Like its American counterpart, the British PC industry was untenably fragmented by the beginning of 1983. The previous year had been deemed Information Technology Year by the government. Unlike so many government initiatives, this one had succeeded swimmingly in its goal of drumming up excitement and enthusiasm amongst the public for microcomputers. Where excitement and enthusiasm go in a market economy, of course, also go products. Thus the new computers had come thick and fast throughout 1982. In addition to the BBC Micro and the Sinclair Spectrum which I’ve already written about, there were heaps of other machines whose names sound like something spewed by a beta version of Google Translate: the Dragon 32, the Grundy NewBrain, the Jupiter Ace, the Camputers Lynx, the Oric-1. Throw in a spate of knockoffs and clones from the Far East, and the situation was truly chaos; most of these machines were incompatible with one another. Something had to give. If the lines of battle had been drawn up in 1982, the war would begin in earnest in 1983, just as it had in North America.
Even if you aren’t that familiar with British computing history, you probably aren’t exactly in suspense about who won in the British theater of the Home Computer Wars of 1983. The fact that I chose to feature the BBC Micro and the Sinclair Spectrum on this blog in preference to all those other oddball models pretty much says it all. The BBC Micro found a home in virtually every school in Britain, and, even at a street price of £400 or so, also became a favorite of researchers and hardcore hobbyists, who loved its sturdy construction and expandability. The Spectrum had none of these things going for it, but it did have a £130 price tag and a bright color graphics display for games. Neither machine was perfect, but each was a good fit for its niche. And in addition to hardware specifications both had considerable soft power working in their favor. The BBC Micro had been blessed with the imprimatur of the British government, and thus stood in effect as the official computer of the British nation. And the Speccy came from Uncle Clive, the man who had first brought low-cost computing to the British masses. Sure, he was a bit eccentric and a bit prickly, but that was just a manifestation of his impatience with the bureaucrats and business concerns that delayed his inventions reaching the masses. It was an image that Sinclair, who had begun to read his own positive press notices when said notices existed only in his head, positively reveled in. Throughout the year Sinclair struggled to keep up with demand, as seemingly every kid in Britain begged for a Speccy. Meanwhile those other computers straggled on as best they could before bowing to the inevitable one by one during this year and the next. Kids wanted what their friends had, and their friends all had Speccys.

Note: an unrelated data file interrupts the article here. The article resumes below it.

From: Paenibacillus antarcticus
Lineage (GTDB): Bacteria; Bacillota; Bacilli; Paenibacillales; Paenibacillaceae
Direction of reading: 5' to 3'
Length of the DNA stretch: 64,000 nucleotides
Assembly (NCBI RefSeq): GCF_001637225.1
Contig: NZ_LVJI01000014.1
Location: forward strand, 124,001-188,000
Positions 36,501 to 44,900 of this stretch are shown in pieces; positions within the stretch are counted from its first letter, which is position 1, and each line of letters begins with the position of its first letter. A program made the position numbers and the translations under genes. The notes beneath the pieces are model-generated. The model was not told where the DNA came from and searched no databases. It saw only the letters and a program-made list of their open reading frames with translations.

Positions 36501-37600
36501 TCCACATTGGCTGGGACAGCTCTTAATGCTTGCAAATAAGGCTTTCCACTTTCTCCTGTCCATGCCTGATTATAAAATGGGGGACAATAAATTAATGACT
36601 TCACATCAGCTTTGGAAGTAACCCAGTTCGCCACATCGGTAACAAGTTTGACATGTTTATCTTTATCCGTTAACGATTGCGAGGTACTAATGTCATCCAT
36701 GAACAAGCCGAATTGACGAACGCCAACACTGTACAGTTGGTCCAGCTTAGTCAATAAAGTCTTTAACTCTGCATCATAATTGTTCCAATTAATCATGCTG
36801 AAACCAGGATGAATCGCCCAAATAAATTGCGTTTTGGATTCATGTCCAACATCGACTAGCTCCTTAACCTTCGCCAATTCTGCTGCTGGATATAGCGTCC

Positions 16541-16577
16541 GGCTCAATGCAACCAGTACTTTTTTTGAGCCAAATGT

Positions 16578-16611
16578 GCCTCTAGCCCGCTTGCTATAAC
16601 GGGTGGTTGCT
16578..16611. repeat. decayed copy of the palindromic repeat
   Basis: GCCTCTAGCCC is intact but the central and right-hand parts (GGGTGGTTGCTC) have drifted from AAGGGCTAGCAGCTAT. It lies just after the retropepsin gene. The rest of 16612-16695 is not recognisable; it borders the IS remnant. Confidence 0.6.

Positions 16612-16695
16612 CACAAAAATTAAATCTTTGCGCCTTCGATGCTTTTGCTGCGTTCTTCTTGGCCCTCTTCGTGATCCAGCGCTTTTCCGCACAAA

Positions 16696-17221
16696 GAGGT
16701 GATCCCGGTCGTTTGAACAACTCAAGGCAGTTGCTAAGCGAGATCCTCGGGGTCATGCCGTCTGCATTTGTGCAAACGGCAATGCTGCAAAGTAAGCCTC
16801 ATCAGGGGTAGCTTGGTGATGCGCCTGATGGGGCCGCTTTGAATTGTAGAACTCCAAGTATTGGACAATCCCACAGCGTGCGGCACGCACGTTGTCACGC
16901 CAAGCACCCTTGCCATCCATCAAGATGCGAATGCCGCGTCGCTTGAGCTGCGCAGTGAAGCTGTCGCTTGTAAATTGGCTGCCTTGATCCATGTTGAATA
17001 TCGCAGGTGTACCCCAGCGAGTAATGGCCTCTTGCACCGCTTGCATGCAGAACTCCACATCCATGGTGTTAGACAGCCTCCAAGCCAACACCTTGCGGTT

Put crudely, then, the BBC Micro came to occupy the space in British computing held by the Apple II in North America, the Establishment choice for education and home computing. The Speccy, meanwhile, was the Commodore 64, the cheaper, ruder, funner model that the kids adored. Just to keep us from getting too neat with our analogies, it should be noted that the Commodore 64 itself also began arriving in numbers in Britain during 1983. However, the vagaries of economics and exchange rates being what they were, its initial price there was closer to that of the BBC Micro than the Spectrum, limiting its sales. The Commodore 64 became the computer for the posh public-school kids, while the Speccy remained the choice of the masses. The former was unquestionably a much more capable machine than the latter by any objective measure, but even in later years, when the price dropped and the 64’s popularity grew, it never quite got the same sort of love that accrued to the Spectrum. Like driving on the wrong side of the road and eating baked beans for breakfast, there was just something indelibly British about the Speccy’s peculiar BASIC and weird keyboard, something that made a generation of British gamers and game programmers fall in love with it as their machine.